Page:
While the demand for the removal of trade barriers and for more outwardlyoriented trade policies has done more to open the economies of Africa than has any regional economic organization, such liberalization has not produced increased intra-regional trade among the African countries, but instead with the core states of the capitalist world economy. This trade, furthermore, is primarily one-way with the core capitalist countries flooding the African periphery with more efficiently produced and/or cheaper products that render the African industrial sector unable to compete and thus lead to massive de-industrialization. Globalism is, according to Robert Keohane and Joseph Nye "a state of the world involving networks of interdependence at multicontinental distances.
The linkages occur through flows and influences of capital and goods, information and ideas, and people and forces, as well as environmentally and biologically relevant substances (such as acid rain or pathogens). Globalization and deglobalization refer to the increase or decline of globalism". For Africa in general and for regionalism in particular, the ramifications of globalization have been significant. Because of it, Africa has been further marginalized in the world economy and the sub-Saharan African countries "remain constrained by weak supply and demand capabilities, while lacking institutional capacities. They are, therefore, also less able than other countries to reap potential trade/ investment/ technological transformation benefits from globalisation, whereas for other communities it has contributed to increased impoverishment, inequalities, work insecurity, weakening of institutions and social support systems, and erosion of established identities and values.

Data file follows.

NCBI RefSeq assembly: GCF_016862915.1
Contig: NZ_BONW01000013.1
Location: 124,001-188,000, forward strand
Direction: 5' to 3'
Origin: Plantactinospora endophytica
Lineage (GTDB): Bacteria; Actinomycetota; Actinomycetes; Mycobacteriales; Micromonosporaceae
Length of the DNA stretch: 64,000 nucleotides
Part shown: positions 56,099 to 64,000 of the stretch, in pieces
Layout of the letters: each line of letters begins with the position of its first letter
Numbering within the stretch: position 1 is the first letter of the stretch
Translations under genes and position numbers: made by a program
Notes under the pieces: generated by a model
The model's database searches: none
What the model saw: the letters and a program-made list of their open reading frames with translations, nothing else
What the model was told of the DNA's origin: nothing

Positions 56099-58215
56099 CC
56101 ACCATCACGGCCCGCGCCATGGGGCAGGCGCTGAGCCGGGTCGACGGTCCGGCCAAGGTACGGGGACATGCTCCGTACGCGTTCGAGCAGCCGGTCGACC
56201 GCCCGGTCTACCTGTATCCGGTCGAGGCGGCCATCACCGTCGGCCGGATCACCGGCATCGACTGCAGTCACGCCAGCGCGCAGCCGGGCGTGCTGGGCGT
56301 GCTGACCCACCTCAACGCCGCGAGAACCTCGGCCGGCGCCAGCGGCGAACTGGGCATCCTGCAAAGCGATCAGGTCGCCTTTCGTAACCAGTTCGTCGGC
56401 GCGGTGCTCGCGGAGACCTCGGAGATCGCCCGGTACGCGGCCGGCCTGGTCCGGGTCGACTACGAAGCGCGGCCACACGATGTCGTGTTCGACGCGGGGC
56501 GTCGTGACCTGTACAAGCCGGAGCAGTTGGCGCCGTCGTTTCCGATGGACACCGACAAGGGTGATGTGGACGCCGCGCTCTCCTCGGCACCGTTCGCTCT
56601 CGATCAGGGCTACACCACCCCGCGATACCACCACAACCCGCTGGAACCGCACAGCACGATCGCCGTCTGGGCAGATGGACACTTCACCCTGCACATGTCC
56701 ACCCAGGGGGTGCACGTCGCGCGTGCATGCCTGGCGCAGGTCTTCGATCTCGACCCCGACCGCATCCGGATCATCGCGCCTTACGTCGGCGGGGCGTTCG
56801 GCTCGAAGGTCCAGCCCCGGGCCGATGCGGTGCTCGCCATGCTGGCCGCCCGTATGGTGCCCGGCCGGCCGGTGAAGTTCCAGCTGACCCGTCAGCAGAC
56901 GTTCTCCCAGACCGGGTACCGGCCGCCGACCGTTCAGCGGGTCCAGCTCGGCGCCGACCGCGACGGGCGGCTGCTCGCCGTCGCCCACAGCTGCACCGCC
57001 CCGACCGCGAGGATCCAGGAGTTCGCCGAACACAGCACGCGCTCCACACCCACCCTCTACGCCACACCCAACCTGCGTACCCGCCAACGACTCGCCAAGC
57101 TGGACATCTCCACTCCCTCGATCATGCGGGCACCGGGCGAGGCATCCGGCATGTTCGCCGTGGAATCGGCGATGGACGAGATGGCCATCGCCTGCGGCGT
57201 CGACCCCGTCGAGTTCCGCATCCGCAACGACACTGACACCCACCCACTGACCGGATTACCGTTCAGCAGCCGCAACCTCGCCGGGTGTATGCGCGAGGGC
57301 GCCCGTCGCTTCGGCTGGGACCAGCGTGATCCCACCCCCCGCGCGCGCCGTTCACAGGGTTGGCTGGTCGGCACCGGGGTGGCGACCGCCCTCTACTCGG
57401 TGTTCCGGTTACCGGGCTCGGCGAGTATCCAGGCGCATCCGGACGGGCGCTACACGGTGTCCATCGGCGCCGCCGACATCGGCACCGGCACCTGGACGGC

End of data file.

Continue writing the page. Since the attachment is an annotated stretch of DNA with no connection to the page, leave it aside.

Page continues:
Thus, for a considerable amount of people, this leads to less human security, more vulnerability and increased social conflict" (Boas, Marchand, and Shaw). In spite of the fact that sub-Saharan African nations are already partially integrated with the world economy because of their export activity, these exports are subjected to the characteristic price fluctuations of the global market (particularly now that the global financial market turmoil has slowed global growth and demand for Africa's exports), while Africans continue to refuse to diversify their exports towards more dynamic primary commodities and manufacturing goods, both of which are less prone to the vagaries of international markets and attract more significant foreign investment. By seizing upon globalization opportunities alone, Africans compromise their own workers, industries, and regional partners.